Did Jeremy Corbyn really engage the ‘unengaged youth’?

When Jeremy Corbyn formally entered the Labour leadership contest in June, nobody expected him to even be competitive – let alone secure almost 60% of the vote in the first round. That Corbyn won so convincingly, and after eliciting the greatest surge in people joining or registering to support the Labour party for decades, is an astonishing achievement. One of the claims regularly made about why Corbyn was so successful is that he was singularly able to appeal to ‘idealistic young people’ and the ‘disenfranchised youth of today’. Corbyn himself suggested in his victory speech that disengaged young people, written off as a ‘non-political generation’ by political parties, were drawn into his campaign by the promise of a new, more inclusive style of politics.

Leaving aside the questionable logic behind the view that someone who is part of the 0.5% of the electorate that participates in a party leadership election could be described as politically disengaged, not to mention the growing evidence that today’s young people are, in fact, not a politically alienated generation at all, the latest survey data does not lend much support to the theory that Corbyn is re-engaging the disengaged youth. Polling by YouGov conducted at the end of the leadership election shows that roughly 5% of Labour’s selectorate aged under-25 did not vote in the 2015 election. While this is still higher than the 2-3% of over-25s, the fact that 95% of under-25s who took part in the leadership election voted in 2015 casts considerable doubt on the claim that they are politically disengaged. In addition, of all those who supported Corbyn, only 3% did not vote in 2015. This compares with 2% of Liz Kendall’s supporters, and 1% of those backing Andy Burnham or Yvette Cooper. The vast majority of Corbyn’s support, like that of the other candidates, came from people who are politically engaged and voted in the general election.

While Corbyn and his supporters are wrong to claim that he has managed to engage the unengaged young, it is worth noting that his critics are also wrong to claim that he has won the election thanks to an ‘adolescent takeover’, and the naivety of people too young to remember the 1980s. While the under-25 Labour members/supporters are passionate backers of Corbyn, they are not unusual; 64% of under-25s voted for him, compared with 67% of 25-39 year olds, 60% of 40-59 year olds, and 51% of the over 60s. Corbyn won a majority of support in every age group of voters in Labour’s s electorate.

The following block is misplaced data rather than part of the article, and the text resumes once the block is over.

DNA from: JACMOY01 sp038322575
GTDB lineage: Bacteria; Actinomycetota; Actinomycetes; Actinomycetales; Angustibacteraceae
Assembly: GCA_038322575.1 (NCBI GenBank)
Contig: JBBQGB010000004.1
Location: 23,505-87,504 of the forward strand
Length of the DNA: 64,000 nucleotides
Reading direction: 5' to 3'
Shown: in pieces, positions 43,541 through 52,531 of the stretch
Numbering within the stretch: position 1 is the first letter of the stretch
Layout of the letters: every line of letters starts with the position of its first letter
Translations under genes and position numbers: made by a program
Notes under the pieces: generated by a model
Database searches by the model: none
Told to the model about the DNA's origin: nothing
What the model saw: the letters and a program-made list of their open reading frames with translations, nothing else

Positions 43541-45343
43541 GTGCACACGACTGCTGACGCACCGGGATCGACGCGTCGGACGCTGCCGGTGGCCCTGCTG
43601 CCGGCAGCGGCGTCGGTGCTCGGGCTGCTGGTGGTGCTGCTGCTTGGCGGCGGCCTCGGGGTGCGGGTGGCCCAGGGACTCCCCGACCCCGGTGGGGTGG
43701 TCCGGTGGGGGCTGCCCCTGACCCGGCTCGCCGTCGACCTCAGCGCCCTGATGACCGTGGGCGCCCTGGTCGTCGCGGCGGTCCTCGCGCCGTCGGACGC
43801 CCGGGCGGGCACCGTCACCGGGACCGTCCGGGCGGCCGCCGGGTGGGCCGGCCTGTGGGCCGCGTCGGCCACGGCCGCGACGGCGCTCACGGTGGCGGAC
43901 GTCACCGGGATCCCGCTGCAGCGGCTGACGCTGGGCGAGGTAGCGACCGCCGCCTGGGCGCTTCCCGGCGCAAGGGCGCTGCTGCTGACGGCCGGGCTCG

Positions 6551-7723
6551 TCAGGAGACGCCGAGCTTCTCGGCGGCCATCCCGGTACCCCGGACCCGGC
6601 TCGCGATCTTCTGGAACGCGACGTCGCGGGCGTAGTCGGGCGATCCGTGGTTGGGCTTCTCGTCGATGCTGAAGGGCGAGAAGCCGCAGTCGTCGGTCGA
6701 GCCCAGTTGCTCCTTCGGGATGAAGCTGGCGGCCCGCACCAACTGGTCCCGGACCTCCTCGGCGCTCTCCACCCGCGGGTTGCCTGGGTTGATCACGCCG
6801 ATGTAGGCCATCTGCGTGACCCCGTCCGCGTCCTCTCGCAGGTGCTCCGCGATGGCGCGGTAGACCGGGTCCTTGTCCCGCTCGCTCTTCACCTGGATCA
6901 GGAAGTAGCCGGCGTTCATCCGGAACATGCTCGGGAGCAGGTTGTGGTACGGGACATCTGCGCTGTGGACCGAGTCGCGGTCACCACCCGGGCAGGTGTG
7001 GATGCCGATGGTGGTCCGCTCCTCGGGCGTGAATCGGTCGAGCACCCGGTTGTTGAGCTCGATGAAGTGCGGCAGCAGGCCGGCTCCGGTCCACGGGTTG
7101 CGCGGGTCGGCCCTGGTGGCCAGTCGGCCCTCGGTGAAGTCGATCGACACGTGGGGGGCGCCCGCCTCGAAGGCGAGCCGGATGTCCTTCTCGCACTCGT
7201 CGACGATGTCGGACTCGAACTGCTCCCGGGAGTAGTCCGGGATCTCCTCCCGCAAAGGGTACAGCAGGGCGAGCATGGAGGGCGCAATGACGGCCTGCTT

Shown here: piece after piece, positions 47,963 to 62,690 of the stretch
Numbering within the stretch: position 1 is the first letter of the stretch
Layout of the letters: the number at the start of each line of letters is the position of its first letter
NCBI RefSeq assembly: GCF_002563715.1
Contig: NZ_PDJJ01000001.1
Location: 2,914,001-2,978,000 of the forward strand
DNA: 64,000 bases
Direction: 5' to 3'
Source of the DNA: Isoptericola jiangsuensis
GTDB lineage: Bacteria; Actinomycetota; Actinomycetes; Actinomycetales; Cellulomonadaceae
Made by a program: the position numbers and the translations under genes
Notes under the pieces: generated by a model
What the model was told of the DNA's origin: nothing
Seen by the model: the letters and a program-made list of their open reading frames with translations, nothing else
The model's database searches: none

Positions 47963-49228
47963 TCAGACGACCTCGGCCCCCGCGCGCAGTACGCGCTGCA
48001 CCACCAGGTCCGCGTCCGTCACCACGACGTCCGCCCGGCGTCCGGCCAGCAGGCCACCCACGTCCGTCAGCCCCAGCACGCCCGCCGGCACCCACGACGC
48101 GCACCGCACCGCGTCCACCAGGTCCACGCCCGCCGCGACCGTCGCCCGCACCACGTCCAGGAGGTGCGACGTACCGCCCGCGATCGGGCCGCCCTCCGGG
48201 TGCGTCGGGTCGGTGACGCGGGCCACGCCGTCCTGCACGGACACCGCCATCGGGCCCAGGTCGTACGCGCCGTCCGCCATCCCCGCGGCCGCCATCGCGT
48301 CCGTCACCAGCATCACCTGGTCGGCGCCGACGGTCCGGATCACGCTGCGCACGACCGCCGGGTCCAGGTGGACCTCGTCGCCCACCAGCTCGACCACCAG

Corbyn’s young supporters are not the disengaged, alienated youths looking for a new way of ‘doing politics’ to draw them back into the fold described by Corbyn himself. Nor are they a distinct, uninformed and naive wing of the Labour party whose inability to remember the 1980s makes them singularly passionate in their support for him. Corbyn’s young supporters are politically engaged voters, within the mainstream thinking of Labour’s current membership (if not that of the Parliamentary Labour Party). The only thing that is unusual about them, and which they share with the older members of Labour’s selectorate, is that they participated in the contest at all.

About the author: Dr Stuart Fox is a Quantitative Research Associate at WISERD, based at Cardiff University. He provides quantitative research expertise and support to projects throughout the Civil Society Research Centre. He also develops links between those projects and works with colleagues to exploit new research opportunities from the overlap between the Centre’s extensive research portfolio. He completed his PhD in Politics at the University of Nottingham, where he studied the political apathy and alienation of young people in Britain and the effect of each on their political and civic participation.

Image source: Corbyn and Supporters – Unison.  Young Voters – Bite the Ballot.